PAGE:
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# Ray-Plane Collision

Posted on 2006-05-10
Medium Priority
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I've got a Light source L (a vector) and a vertex V (a vector also). I then have a ray originating at the light source, and passing through the vertex.

Therefore, my ray is defined as:

r = L + t (V - L)

(Where (V-L) is normalised).

I now need to find at what point this ray hits a plane...

However, I'm not sure how to do this. My first problem is how I should define the plane, and then secondly, is how to actually locate the point of collision..

Any suggestions?

Thanks.
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Question by:InteractiveMind
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Assisted Solution

Infinity08 earned 1000 total points
ID: 16648800
A plane can be defined by two vectors if you like (both in the plane, and eg. perpendicular to one another), or by one vector (perpendicular to the plane), or by three points (in the plane, and not on one line), or ...

your ray is defined by (in 3D) :

r = L + t (V - L)

p = P0 + u(P1 - P0) + v(P2 - P0)

with P0, P1 and P2 the three points that define the plane (not on one line !).

To find where the ray "cuts" the plane :

L + t (V - L) = P0 + u(P1 - P0) + v(P2 - P0)

This can be easily solved for unknowns t, u and v ...
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Author Comment

ID: 16648863
3 unkowns, and 1 equation?
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LVL 27

Expert Comment

ID: 16648901
This is a vector equation, so there are seperate eqations for the x, y, and z-components.
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Author Comment

ID: 16648908
Oh yeah. Cheers.

I'll have a go at solving it.

:)
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LVL 25

Author Comment

ID: 16648939
Uh oh..
is there gonna be any easier way of doing this, than Gaussian Elimination?
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LVL 53

Expert Comment

ID: 16648977
Not in general, unless the points defining the plane and vector are well chosen. Strive to get 0's in the equations, so you can eliminate terms.

Choose the reference axes well !!
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Accepted Solution

d-glitch earned 1000 total points
ID: 16648992
Yes:    http://astronomy.swin.edu.au/~pbourke/geometry/planeline/

Look up line-plane intersections.  There are one-step projection methods for all of the alternate expressions of a plane.
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LVL 53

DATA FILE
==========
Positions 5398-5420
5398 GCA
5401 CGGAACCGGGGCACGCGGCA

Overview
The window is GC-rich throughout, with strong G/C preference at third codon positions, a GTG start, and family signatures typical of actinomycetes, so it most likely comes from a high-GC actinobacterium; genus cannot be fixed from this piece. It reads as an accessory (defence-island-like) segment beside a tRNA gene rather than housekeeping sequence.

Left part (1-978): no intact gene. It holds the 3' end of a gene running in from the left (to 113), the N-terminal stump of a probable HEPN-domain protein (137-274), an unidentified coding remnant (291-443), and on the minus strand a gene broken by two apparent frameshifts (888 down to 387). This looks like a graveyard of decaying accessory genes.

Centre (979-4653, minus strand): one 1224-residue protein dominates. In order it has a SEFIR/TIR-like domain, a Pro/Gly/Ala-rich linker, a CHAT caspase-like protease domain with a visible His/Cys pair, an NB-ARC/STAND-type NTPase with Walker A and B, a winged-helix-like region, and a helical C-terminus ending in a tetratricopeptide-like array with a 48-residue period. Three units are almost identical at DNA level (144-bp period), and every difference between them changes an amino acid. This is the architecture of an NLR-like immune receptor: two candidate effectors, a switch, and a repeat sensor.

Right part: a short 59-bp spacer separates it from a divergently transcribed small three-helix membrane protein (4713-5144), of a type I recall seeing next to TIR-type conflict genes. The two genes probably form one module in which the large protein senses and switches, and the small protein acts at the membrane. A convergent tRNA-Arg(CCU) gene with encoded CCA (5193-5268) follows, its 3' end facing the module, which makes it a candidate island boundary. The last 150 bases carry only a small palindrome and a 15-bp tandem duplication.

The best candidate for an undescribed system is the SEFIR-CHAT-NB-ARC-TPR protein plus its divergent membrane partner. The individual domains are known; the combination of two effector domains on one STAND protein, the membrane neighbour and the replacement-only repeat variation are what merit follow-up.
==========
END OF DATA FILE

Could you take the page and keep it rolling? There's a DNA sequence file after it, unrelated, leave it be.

Assisted Solution

Infinity08 earned 1000 total points
ID: 16649028
And btw, since you only want to find the point of intersection, you just need to find t :

R = L + t (V - L)

So :

Lx + t (Vx - Lx) = P0x + u(P1x - P0x) + v(P2x - P0x)                         (1)
Ly + t (Vy - Ly) = P0y + u(P1y - P0y) + v(P2y - P0y)                         (2)
Lz + t (Vz - Lz) = P0z + u(P1z - P0z) + v(P2z - P0z)                         (3)

express u an v as a function of t using (2) and (3), and replace those in (1), to get something of the form :

t = ...

which you easily use in :

R = L + t (V - L)

to get the point of intersection.

If you want to use it in software, this is easier than performing Gauss elimination each time. Just construct a general formula for R using the above method, and fill in the correct values to get R from then on.
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Expert Comment

ID: 16649116
>> Yes:    http://astronomy.swin.edu.au/~pbourke/geometry/planeline/
Nice page ... solution 2 on that page is similar to the one I presented in my last post ... so you might want to just copy that :)
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Author Comment

ID: 16649591
Okay, cool.

For this definition of a plane:

A x + B y + C z + D = 0

How could I find the values of A, B, C, and D, given two adjacement lines that lie on the plane?
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Expert Comment

ID: 16649789
A x + B y + C z + D = 0

is actually :

N * (R - p) = 0

with N the normal vector (perpendicular to the plane), R is (x,y,z), and p a point in the plane.

So, all you have to do is take one point of one of the lines defining the plane and use it as p. Next calculate the normal vector to the plane (see further), and substitute in the above equation.

How to calculate the normal vector ? take three points (P1, P2 and P3) that are in the plane (not on one line), and then this is the normal :

N = (P1 - P2) x (P3 - P2)

Note that x is the cross product between two vectors, defined like this :

A x B = <Ay*Bz - Az*By, Az*Bx - Ax*Bz, Ax*By - Ay*Bx>
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Expert Comment

ID: 16649811
In case you don't know, the cross product of two vectors will return a vector perpendicular to both of the two vectors.
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Author Comment

ID: 16727759
Thanks guys; that's all working nicely now :)
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